Among proposals in the European Commission's reworking on the Television Without Frontiers directive are the possibility that TV companies will have to allow at least a proportion of their content to be shared with emerging rival platforms.
At the Westminster Forum called to discuss the issue, David Melville, head of legal and regulatory policy at French-owned online company Wanadoo, admitted that its plans to launch a broadband-based TV service in the UK, as it already has in its own country, were being scuppered by lack of access to content.
"Our TV on DSL service already has 150,0000 customers in France," said Melville. "We have plans for investment in DSL. We cannot do it in the UK. That investment is only worthwhile if we can get access to content."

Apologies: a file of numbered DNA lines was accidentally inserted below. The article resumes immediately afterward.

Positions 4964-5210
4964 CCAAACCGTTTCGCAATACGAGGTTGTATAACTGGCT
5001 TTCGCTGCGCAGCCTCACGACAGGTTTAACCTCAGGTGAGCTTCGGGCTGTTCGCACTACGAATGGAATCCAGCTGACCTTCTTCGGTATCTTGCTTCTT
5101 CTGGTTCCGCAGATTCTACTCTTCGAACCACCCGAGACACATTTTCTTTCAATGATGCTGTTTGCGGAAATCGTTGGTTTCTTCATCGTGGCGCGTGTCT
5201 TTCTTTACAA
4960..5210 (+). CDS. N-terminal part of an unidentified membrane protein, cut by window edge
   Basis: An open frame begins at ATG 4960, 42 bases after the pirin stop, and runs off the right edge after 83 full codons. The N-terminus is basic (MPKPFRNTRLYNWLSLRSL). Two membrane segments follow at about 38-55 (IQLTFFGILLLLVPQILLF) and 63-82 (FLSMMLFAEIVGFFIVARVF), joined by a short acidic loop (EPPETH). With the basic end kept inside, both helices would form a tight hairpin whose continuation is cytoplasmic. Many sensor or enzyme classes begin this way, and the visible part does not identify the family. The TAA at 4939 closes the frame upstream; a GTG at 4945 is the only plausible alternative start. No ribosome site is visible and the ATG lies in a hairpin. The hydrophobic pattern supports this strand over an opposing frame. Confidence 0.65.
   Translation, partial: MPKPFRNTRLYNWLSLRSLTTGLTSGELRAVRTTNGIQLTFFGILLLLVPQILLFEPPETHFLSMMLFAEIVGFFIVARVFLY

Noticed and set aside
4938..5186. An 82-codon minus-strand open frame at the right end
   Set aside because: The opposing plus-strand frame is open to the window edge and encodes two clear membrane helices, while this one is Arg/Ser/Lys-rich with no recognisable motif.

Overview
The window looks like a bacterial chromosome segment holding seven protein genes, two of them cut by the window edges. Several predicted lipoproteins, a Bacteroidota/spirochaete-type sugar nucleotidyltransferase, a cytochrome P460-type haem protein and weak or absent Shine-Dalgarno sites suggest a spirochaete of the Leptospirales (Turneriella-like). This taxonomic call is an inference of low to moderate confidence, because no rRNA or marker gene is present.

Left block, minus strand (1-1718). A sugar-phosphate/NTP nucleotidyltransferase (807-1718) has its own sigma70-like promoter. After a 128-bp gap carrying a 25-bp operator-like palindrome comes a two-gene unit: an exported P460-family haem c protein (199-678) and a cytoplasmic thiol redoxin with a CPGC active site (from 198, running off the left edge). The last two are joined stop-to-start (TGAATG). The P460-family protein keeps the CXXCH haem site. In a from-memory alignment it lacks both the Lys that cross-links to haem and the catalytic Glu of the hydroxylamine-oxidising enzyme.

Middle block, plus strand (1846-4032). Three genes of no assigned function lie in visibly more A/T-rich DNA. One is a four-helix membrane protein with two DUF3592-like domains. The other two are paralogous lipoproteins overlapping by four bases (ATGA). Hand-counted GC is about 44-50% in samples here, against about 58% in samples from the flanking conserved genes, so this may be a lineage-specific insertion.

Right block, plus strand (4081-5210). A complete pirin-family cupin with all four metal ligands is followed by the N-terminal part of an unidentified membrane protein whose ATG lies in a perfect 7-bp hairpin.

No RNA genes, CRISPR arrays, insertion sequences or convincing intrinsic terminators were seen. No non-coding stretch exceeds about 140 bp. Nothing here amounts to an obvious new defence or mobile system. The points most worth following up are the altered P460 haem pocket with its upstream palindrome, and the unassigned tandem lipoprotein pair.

Despite fears that the extension of Television Without Frontiers would cover areas such as the internet and mobile, new media players hope that it can prove a breakthrough in what Melville claimed was the "huge problem" of securing programming rights.
This article was first published on Media Week